On Tuesday we released our annual analysis of Complete Streets policies from across the country in 2015. As part of the kickoff, we hosted an online webinar all about the new report. The speakers talked about the state of the Complete Streets movement, provided an overview of last year’s policies, detailed Complete Streets components of the FAST Act, and discussed how the top-policy communities of Reading, Little Rock, and Park Forest are taking their Complete Streets work to the next level.
At the end of the event we took questions and answers from listeners. Unfortunately, we were only able to answer a fraction of the questions that were asked. We’ve taken a few minutes here to answer the rest.
Where can I download the new report? Are scores available for all policies adopted in 2015? And are scores available for previous years’ policies?
You can see the full list of all 2015 scores and as well as scores of previous policies in the full report.
Will the webinar slides be available after the presentation?
Yes! You can download the slides, watch a recorded version of the webinar, and see reactions to the event from social media in our recap blog post.
Is there an easy way to see where in the country policies have been passed?
Yes! Check out our policy atlas for a birds-eye view of where policies have been adopted. And you can download our full policy inventory for the most up-to-date list of policies nationwide.
I want my town pass a Complete Streets policy. Where do we start?
Our Complete Streets Local Policy Workbook is the definitive resource for writing and adopting a Complete Streets policy in your community. Appendix A of our new report also has great examples of great, real-world policy language.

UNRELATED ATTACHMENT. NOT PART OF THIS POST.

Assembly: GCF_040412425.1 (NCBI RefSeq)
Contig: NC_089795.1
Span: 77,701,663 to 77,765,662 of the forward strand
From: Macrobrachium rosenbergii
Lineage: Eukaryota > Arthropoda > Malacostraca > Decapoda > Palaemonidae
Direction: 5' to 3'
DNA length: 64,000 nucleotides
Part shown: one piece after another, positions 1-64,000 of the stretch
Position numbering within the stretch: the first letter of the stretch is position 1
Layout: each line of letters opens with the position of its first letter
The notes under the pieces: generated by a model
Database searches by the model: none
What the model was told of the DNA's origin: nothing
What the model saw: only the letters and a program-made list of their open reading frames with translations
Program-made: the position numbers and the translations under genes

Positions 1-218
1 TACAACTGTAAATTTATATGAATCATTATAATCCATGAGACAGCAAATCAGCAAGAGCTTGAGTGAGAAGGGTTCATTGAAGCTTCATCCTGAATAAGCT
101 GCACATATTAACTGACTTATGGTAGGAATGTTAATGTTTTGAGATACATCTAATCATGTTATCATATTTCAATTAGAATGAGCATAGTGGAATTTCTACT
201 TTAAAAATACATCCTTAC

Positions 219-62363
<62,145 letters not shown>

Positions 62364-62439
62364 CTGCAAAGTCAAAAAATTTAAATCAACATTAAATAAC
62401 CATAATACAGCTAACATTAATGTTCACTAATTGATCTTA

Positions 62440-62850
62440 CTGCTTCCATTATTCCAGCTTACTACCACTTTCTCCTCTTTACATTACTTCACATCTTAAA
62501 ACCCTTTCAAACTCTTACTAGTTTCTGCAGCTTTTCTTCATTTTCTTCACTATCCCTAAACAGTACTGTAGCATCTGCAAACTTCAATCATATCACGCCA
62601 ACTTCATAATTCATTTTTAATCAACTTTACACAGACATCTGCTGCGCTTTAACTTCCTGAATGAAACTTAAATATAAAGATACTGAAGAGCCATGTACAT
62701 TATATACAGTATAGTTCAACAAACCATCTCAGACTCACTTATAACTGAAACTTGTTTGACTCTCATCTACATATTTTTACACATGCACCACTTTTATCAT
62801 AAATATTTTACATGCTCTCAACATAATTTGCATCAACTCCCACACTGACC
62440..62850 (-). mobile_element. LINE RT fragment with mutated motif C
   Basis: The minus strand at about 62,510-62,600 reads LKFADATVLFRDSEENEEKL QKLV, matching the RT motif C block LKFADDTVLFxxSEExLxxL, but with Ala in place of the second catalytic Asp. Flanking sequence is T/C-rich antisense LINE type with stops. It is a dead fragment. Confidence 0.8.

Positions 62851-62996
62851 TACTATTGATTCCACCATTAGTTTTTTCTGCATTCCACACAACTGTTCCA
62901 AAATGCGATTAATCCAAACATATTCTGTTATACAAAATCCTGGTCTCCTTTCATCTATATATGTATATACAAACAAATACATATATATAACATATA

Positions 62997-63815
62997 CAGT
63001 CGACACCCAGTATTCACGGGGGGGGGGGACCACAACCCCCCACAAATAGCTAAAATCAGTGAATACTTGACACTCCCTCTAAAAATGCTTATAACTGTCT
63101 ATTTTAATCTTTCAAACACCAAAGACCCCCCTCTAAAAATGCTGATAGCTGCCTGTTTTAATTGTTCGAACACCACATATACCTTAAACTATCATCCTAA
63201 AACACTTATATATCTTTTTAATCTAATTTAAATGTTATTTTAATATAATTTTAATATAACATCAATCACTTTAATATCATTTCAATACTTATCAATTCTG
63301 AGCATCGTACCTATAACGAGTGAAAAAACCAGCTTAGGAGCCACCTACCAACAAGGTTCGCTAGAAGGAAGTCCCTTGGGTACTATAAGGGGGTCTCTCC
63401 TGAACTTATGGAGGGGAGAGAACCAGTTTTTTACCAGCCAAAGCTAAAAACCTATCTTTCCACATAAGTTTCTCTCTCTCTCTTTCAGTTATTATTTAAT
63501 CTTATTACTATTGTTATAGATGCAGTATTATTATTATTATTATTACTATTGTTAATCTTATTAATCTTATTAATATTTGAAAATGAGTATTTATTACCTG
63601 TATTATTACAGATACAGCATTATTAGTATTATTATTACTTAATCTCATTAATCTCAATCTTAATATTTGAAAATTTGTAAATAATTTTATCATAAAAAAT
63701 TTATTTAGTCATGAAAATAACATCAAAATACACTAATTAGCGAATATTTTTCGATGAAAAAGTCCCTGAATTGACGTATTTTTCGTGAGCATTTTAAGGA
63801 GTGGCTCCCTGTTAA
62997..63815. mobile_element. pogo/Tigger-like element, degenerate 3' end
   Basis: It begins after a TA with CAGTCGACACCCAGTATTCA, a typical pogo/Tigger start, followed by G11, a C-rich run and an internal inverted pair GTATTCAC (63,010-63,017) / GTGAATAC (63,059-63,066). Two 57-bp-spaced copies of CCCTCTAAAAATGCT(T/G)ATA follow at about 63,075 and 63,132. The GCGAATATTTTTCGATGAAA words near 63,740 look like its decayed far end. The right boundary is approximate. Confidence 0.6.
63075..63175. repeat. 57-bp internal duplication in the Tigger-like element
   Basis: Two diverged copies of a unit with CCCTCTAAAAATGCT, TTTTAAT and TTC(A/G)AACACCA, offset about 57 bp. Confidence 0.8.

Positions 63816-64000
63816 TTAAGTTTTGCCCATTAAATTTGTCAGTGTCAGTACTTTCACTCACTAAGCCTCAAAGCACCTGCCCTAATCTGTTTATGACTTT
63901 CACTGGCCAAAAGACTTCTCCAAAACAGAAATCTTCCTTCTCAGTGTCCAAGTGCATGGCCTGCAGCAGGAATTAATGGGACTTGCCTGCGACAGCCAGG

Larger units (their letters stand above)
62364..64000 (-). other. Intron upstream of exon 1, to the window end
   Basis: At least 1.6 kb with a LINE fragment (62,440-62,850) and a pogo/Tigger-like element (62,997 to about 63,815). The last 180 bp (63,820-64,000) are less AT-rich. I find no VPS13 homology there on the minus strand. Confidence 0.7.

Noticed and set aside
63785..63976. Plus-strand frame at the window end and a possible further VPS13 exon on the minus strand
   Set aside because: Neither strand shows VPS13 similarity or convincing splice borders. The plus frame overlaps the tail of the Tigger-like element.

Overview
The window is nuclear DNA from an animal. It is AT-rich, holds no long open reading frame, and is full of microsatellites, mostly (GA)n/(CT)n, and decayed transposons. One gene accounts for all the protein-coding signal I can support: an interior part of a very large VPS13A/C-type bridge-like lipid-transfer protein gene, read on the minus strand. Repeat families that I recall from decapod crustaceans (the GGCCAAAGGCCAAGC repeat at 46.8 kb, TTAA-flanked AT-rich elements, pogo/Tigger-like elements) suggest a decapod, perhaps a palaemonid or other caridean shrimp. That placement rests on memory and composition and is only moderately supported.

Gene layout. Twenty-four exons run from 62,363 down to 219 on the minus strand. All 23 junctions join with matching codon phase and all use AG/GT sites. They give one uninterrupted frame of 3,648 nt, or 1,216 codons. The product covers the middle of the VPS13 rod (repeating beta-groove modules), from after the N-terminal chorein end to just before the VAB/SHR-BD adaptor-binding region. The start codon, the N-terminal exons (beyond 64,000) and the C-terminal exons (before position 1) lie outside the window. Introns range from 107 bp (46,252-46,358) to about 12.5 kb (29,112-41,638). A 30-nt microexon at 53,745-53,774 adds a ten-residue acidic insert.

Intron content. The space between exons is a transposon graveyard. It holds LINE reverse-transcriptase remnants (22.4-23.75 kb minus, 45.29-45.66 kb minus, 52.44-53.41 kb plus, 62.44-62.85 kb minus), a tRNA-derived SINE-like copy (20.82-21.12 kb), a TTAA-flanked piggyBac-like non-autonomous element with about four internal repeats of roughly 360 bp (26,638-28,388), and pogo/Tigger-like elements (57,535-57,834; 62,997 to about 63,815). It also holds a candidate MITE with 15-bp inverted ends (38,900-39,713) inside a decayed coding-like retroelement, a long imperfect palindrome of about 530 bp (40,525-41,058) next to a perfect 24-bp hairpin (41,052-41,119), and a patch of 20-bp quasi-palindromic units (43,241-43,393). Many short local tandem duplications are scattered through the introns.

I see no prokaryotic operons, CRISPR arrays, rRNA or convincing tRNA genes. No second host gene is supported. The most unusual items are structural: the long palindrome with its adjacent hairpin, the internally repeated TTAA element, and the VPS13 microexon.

Our community is really interested in Complete Streets, but our state department of transportation has been less supportive. How can we better work with them?
Last year we sat down with Dean Ledbetter, a Senior Engineer at the North Carolina Department of Transportation, who talked with us about how he went from a Complete Streets skeptic to an enthusiastic advocate. His best advice:
“Engineers like to solve problems, so take advantage of that! Bring me a problem—”Traffic is too fast in our downtown”—rather than a solution—like “We need speed bumps.” When you challenge a traffic engineer with a problem and they come up with a solution, they have the buy-in and they are on your side. If you get an answer you don’t like, respond by asking for an explanation (“Help me understand…” or “If that doesn’t work, what else could we try?”). Again, traffic engineers like explaining things and this can create a dialogue. The all-way stops that work well in West Jefferson might not work in your town, but when we discuss it, some other idea might come up that does work.”
Many people in my community think a Complete Streets approach will cause traffic congestion. How can I persuade them that it won’t?
Our Complete Streets fact sheets detail the many benefits of Complete Streets, including for how this approach helps older people, people with disabilities, lower-income people, and children; how it encourages healthier activities; how it can support economic development; and lower transportation costs for families. We also have a fact sheet specifically about how Complete Streets can ease congestion. Download it as a PDF if you want to share it with your neighbors.